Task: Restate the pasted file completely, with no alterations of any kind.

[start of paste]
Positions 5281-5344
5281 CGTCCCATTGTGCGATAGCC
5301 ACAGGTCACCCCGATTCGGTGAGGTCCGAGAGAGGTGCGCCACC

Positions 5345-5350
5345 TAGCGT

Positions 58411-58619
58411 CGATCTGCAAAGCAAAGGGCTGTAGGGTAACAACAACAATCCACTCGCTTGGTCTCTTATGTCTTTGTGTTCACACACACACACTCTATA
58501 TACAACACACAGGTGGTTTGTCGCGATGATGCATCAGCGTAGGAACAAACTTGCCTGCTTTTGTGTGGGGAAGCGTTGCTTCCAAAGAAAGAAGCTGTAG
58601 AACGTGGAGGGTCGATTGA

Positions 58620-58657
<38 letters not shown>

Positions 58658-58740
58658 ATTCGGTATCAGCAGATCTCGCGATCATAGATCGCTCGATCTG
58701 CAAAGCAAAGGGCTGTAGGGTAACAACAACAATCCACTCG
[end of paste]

Positions 5281-5344
5281 CGTCCCATTGTGCGATAGCC
5301 ACAGGTCACCCCGATTCGGTGAGGTCCGAGAGAGGTGCGCCACC

Positions 5345-5350
5345 TAGCGT

Positions 58411-58619
58411 CGATCTGCAAAGCAAAGGGCTGTAGGGTAACAACAACAATCCACTCGCTTGGTCTCTTATGTCTTTGTGTTCACACACACACACTCTATA
58501 TACAACACACAGGTGGTTTGTCGCGATGATGCATCAGCGTAGGAACAAACTTGCCTGCTTTTGTGTGGGGAAGCGTTGCTTCCAAAGAAAGAAGCTGTAG
58601 AACGTGGAGGGTCGATTGA

Positions 58620-58657
<38 letters not shown>

Positions 58658-58740
58658 ATTCGGTATCAGCAGATCTCGCGATCATAGATCGCTCGATCTG
58701 CAAAGCAAAGGGCTGTAGGGTAACAACAACAATCCACTCG